Differing viewpoints often lead to arguments—but they don’t have to and shouldn’t. The Bible offers advice for how to disagree without being disagreeable.
We’ve all been there: Casual chitchat at a social event morphs into a discussion about whether taxes should be raised on the wealthy. Or why gun control is or isn’t a good thing. Or other hot-button topics come up, like climate change, homeschooling or vaccines.
The person we’re talking with may emphatically state his or her views on the subject. Trouble is, what the person says is the exact opposite of what we’ve been told, understood or experienced.
There’s nothing wrong, by itself, with disagreeing. Everyone has different life experiences, which lead to unique perceptions, opinions and beliefs. We can’t be expected to always see eye to eye with the people we interact with. We can respectfully disagree.
Intellectually, we may know that. But if someone challenges us on something we’re passionate about, or states something as fact that we believe with all our heart to be untrue, it’s hard to not get worked up emotionally.
We might react by dogmatically declaring why we’re right, disparaging the other person’s views or attacking him or her personally—all of which escalate conflict. At this point, we’re not simply disagreeing; we’re also being disagreeable.
Once we’ve let ourselves get into this mind-set, our aim becomes winning a debate. If the other party doesn’t see things our way, we get angry, causing the other person to go on the offensive. It can turn into an ugly dispute with both parties yelling and raising their voices to try to be heard. Each person walks away feeling frustrated and upset.
Avoiding arguments that generate strife
Throughout the Bible, we’re told not to engage in these kinds of disagreements. Paul admonishes us, “Avoid foolish and ignorant disputes, knowing that they generate strife” (2 Timothy 2:23). Verse 24 continues, “A servant of the Lord must not quarrel but be gentle to all.”
Galatians 5:20 lists contentions as one of the negative works of the flesh.
On biblical and doctrinal topics where there is only one right answer, the Bible does not say Christians are supposed to force the truth on others who have not had their eyes opened to this truth.
That being said, there are many opinions where there is room for healthy disagreement. In this situation there’s a respectful exchange of opposing ideas. Both sides of an issue feel heard and valued. Each party gains a better understanding of the issue at hand, and the relationship is preserved.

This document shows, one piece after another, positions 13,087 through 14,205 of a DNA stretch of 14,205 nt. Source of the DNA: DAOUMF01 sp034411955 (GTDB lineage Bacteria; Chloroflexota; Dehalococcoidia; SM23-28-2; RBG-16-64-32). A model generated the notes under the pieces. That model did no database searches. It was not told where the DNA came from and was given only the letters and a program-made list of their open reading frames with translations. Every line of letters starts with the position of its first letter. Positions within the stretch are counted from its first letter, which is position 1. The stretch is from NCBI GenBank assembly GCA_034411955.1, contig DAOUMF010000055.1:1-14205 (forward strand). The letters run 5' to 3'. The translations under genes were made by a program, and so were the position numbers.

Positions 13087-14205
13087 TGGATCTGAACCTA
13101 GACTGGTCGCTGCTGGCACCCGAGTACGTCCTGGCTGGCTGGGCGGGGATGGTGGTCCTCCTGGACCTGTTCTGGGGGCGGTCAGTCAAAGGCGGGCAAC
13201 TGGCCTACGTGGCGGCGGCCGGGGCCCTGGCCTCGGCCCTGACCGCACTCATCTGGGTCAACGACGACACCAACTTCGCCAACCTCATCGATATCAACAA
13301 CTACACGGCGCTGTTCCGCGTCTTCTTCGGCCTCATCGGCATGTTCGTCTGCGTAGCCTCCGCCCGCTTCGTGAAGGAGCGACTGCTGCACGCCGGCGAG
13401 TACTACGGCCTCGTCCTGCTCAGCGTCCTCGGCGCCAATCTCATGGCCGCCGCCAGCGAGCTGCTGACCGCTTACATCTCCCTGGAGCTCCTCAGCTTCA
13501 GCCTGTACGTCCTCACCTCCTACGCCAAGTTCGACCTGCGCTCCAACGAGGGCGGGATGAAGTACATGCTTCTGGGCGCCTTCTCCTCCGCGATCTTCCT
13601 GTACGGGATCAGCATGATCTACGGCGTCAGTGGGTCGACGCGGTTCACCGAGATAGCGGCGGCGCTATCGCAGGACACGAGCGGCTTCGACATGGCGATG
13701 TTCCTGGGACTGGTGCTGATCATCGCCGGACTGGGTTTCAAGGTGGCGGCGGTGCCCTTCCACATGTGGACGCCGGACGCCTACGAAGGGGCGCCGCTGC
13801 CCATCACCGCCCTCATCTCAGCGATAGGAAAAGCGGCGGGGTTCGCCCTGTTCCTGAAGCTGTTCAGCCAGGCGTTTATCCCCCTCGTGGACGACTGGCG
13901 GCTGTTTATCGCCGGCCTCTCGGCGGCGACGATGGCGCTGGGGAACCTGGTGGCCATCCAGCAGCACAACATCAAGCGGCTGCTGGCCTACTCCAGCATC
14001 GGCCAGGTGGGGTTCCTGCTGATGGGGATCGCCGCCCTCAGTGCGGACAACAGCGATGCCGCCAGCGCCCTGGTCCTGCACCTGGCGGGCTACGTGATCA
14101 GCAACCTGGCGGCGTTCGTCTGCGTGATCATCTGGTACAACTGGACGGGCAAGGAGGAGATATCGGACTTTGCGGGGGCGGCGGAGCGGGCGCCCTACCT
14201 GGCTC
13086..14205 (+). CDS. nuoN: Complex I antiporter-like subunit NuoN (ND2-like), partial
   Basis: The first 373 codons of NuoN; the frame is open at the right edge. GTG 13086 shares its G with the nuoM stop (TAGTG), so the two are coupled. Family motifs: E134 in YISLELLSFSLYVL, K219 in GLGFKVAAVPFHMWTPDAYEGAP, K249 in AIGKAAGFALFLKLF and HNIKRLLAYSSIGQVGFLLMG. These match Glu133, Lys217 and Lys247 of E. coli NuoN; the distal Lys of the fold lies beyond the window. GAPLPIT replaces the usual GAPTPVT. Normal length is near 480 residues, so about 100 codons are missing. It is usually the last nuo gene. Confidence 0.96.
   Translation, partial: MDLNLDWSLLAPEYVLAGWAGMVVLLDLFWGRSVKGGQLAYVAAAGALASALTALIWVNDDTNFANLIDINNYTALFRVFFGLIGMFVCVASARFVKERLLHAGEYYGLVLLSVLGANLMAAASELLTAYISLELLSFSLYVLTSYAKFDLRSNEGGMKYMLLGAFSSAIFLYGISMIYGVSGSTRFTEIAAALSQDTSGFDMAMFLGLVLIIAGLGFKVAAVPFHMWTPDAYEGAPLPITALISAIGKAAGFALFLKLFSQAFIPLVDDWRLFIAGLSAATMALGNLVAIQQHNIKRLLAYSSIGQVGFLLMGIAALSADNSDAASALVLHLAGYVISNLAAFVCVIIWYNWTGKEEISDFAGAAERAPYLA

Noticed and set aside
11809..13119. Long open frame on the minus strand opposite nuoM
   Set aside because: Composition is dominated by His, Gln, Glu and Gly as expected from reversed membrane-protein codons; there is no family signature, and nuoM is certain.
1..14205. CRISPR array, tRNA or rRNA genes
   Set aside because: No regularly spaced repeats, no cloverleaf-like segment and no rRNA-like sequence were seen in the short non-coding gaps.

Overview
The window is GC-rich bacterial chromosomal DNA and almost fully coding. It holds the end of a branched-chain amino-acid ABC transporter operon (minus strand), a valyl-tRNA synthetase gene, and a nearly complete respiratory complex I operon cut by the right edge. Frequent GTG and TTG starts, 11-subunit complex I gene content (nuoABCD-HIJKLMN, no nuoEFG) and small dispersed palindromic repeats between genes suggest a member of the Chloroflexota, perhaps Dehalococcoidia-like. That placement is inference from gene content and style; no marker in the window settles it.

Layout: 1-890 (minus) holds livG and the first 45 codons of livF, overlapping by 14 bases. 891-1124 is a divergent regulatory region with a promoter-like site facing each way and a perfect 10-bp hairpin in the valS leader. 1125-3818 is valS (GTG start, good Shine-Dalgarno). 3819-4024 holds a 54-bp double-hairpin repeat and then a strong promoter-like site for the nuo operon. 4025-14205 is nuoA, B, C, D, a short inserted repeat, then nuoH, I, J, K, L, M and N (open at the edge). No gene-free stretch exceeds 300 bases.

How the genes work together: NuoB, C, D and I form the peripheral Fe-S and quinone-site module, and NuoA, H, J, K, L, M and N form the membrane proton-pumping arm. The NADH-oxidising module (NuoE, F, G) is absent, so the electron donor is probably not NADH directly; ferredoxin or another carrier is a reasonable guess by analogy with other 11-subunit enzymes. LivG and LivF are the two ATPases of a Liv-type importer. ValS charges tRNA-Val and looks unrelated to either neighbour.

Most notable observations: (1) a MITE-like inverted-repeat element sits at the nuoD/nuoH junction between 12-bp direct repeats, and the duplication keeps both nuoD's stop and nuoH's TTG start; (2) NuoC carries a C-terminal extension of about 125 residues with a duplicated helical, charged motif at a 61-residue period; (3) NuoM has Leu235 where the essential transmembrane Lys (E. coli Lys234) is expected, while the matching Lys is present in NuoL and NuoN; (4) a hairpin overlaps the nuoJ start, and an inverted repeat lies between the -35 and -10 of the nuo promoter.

The Bible tells how to disagree without being disagreeable
The Bible spells out how to have a healthy disagreement—how to disagree without being disagreeable.
If we’re honest, most of us can think of times when we didn’t consider biblical instructions on this topic and instead got pulled into very heated disagreements. In the end, feelings were hurt, relationships were scarred, and nothing was solved.
What a different outcome we could have had, and can have in the future, by following these six biblically based principles:
Choose your battles
We live in a “speak your mind” culture. If we overhear others discussing the latest political controversy, we don’t think twice about jumping in and giving our opinion, even if it’s a dissenting view.
If someone says something on Facebook we think is wrong, we believe it’s our right and responsibility to correct the person online.
Surely, there are times when this is appropriate. But very often we should just let it slide.
We must discern whether or not we should “answer a fool according to his folly” (Proverbs 26:4-5; see our online article “Proverbs 26: When Should You Answer a Fool?”).
If someone is spouting off nonsense that could cause serious damage if not addressed, that deserves a response. On the other hand, if the matter isn’t really important or is just a reflection of a different opinion, or if the other person is expressing very strong views and doesn’t seem open to other perspectives, the wisest course may be to keep silent.
Rarely are we going to be able to change others’ opinions by challenging them intellectually; doing so may only start a quarrel.
Furthermore, if we’re continually voicing contrary views, that, too, can irritate others. There’s no reason to contradict people on unimportant things. If we’re going to express dissenting opinions, it should be for things that really do matter.
We can be correct about an issue, but if we present our case in a combative manner, we’re still in the wrong. That means no insults, name-calling, ridiculing, raising your voice or shouting. Don’t be condescending, too assertive or tell the other person, “You’re wrong!” These things only bring intensity and hostility into the discussion.
Admittedly, I felt offended and shot back with my own less-than-kind words. Soon we were talking over each other and not hearing what the other was saying.
Things wouldn’t have escalated if I would have remembered to respond gently and disagree politely.